Joan Toribio carries the ball during a game last fall (Torrington High School/Facebook)
On paper, it sounds awfully familiar.
Two high school football players accused of sexual assault. Fellow students who take to social media to defend the pair, taunting and blaming the victims. An athletic director who brushes aside the allegations—along with separate hazing, felony robbery and assault charges against the school's athletes—as "not any different than any other community." Administrators who are reluctant to immediately address the accusations, making it appear like a cover-up. The online hacktivist group Anonymous, which pledges to expose the truth and publicly shame those who engage in cyberbullying and victim-blaming.
Except this isn't Steubenville, Ohio—it's Torrington, Conn., where two 18-year-olds, Edgar Gonzalez and Joan Toribio, stand accused of second-degree sexual assault of two 13-year-old girls. The investigation has led to the arrest of a 17-year-old male for an alleged assault on one of the 13-year-olds last fall, and police say more arrests could be forthcoming.
Gonzalez and Toribio, who live in the same Torrington apartment complex, were arrested last month on sexual assault charges stemming from separate incidents that occurred around the same time period in February, a Torrington police official said on Wednesday. Both pleaded not guilty.
The investigation is ongoing, Torrington police say.
"It's very involved," Torrington Police Lt. Mike Emanuel told reporters on Wednesday. "It's very difficult to follow, even for us."
Joan Toribio and Edgar Gonzalez (Torrington Police)
The victims and their alleged attackers knew one another, Emanuel said. "The reason that this is a sexual assault is that there is more than a three-year age difference. That's what we have to keep in mind."
When asked if the sexual contact was consensual, Emanuel said, "Statutorily it is not consensual."
Gonzalez, who had already been facing felony robbery charges related to a March 2012 incident, is being held at a New Haven correction center. Toribio, who was charged with two counts of second-degree sexual assault and risk of injury to a minor, was released on $100,000 bond and is being electronically monitored.
Sealed by a Litchfield district court, the case had been kept under wraps by school officials until this week, when the Register Citizen reported that "dozens of athletes and Torrington High School students, male and female," taunted the alleged victims on Twitter:
Students flocked to social media in the days surrounding the arrests of Gonzalez and Toribio, with several students offering support for the two football players and others blaming the victims for causing the incident. References included calling a 13-year-old who hangs around with 18-year-olds a “whore,” and claiming the victims “destroyed” the lives of the players.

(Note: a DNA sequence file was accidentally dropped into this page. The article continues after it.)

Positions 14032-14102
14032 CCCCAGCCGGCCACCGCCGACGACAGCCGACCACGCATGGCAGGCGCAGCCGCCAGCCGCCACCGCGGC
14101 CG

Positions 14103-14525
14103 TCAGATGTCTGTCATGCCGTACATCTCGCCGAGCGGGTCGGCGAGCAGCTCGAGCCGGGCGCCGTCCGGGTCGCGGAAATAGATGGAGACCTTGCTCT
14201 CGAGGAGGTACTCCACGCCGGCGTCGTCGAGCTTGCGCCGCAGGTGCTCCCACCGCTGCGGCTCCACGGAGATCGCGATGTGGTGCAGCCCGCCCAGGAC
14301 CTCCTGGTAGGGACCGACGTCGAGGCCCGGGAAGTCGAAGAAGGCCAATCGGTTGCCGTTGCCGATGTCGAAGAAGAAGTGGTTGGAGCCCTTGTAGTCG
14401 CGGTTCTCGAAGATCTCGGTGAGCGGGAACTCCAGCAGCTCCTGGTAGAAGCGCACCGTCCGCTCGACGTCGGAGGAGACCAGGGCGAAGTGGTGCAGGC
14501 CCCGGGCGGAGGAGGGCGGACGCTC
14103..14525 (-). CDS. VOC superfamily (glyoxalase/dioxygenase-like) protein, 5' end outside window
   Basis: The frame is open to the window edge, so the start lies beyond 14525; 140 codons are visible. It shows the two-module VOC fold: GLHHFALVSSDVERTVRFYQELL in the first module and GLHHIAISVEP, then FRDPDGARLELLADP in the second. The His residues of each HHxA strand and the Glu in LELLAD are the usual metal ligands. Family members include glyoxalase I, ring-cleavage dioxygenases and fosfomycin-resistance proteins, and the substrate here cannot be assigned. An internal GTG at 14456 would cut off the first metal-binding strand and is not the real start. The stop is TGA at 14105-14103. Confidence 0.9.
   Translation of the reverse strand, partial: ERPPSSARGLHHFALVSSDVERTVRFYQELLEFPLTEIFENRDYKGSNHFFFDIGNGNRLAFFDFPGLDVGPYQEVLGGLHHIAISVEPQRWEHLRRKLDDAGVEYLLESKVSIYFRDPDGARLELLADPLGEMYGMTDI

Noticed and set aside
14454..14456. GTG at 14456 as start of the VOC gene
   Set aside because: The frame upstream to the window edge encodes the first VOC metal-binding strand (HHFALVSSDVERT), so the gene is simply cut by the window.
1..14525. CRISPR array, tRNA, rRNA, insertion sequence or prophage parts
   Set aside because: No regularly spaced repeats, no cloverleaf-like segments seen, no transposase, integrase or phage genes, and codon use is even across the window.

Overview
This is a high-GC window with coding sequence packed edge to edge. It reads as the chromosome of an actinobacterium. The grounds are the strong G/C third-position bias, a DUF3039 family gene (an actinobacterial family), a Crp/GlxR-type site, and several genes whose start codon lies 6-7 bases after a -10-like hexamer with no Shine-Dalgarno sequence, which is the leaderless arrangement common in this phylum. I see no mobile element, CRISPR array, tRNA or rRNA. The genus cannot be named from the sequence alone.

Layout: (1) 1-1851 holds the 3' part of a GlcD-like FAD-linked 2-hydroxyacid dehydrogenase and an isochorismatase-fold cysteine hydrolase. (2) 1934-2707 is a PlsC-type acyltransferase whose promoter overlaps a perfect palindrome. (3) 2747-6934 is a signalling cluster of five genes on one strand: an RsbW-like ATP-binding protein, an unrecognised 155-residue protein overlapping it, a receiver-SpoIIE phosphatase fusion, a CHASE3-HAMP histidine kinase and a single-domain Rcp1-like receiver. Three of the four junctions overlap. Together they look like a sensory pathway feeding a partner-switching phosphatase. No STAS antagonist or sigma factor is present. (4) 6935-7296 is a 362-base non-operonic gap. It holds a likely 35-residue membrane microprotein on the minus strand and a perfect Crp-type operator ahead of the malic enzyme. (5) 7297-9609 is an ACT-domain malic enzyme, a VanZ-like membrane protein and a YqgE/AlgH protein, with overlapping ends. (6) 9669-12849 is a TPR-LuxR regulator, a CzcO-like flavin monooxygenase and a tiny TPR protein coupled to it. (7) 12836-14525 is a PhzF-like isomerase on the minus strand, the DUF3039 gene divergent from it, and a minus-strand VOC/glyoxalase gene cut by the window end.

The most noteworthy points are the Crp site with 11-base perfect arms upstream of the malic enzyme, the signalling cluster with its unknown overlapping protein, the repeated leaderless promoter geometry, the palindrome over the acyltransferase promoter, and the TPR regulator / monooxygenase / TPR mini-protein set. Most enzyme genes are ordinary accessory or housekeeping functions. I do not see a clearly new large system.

"Even if it was all his fault," Mary J. Ramirez, whose Twitter handle is @LoryyRamirez, wrote, "what was a 13 year old girl doing hanging around 18 year old guys[?]"
“I wanna know why there’s no punishment for young hoes,” Twitter user @asmedick wrote, according to the paper.
Torrington school officials said they would investigate the apparent cyberbullying.
"We’re doing everything we can to provide the safety [the alleged victims] need in schools,” Kenneth Traub, Torrington's Board of Education chairman, said on Wednesday.
Toribio and Gonzalez on the field last fall (Torrington High School/Facebook)
As was the case in Steubenville, Anonymous has gotten involved, launching "Operation Raider," a reference to the nickname of the Torrington High School football team.
“#OpRaider is the new #OpRollRedRoll," the group tweeted late Wednesday. "Torrington better take note of #Steubenville because they’re about to go on blast. #endrapeculture"
High school football takes on elevated importance in Torrington, a small town in northwest Connecticut about 35 miles north of Newtown. "Like Steubenville," Doug Barry wrote on Jezebel.com, the case in Connecticut "hinges in large part on the seemingly disproportionate influence a school’s football program has on the surrounding community."
Despite the felony robbery charges, Gonzalez was allowed to play football last fall.
“I reeled the kid in after that, and he walked the line," Dan Dunaj, Torrington's former head football coach, told the Register Citizen. "As a coach I was doing something right.”
Dunaj resigned in December amid an ongoing investigation into a hazing incident involving four football players earlier in the season. The players received five-day suspensions, but the status of the investigation remains unknown.
"If you think there's some wild band of athletes that are wandering around, then I think you're mistaken," Torrington High School Athletic Director Mike McKenna told the Register Citizen. "If you look at crime statistics, these things happen everywhere and we're not any different than any other community."
In an editorial published on Thursday, the Register Citizen blasted "the posture of denial and defensiveness" Torrington school officials have taken in response to the case:
The first step in recovering from this is admitting you have a problem. And after reading the social media accounts of average, "good" students at Torrington High School, it's clear that Torrington students need an urgent education about blaming the victim, bullying and harassment, what "consent" means, why statutory rape is rape, period, and where football should stand in relation to their education and the rest of life.
Let's hope that starts today.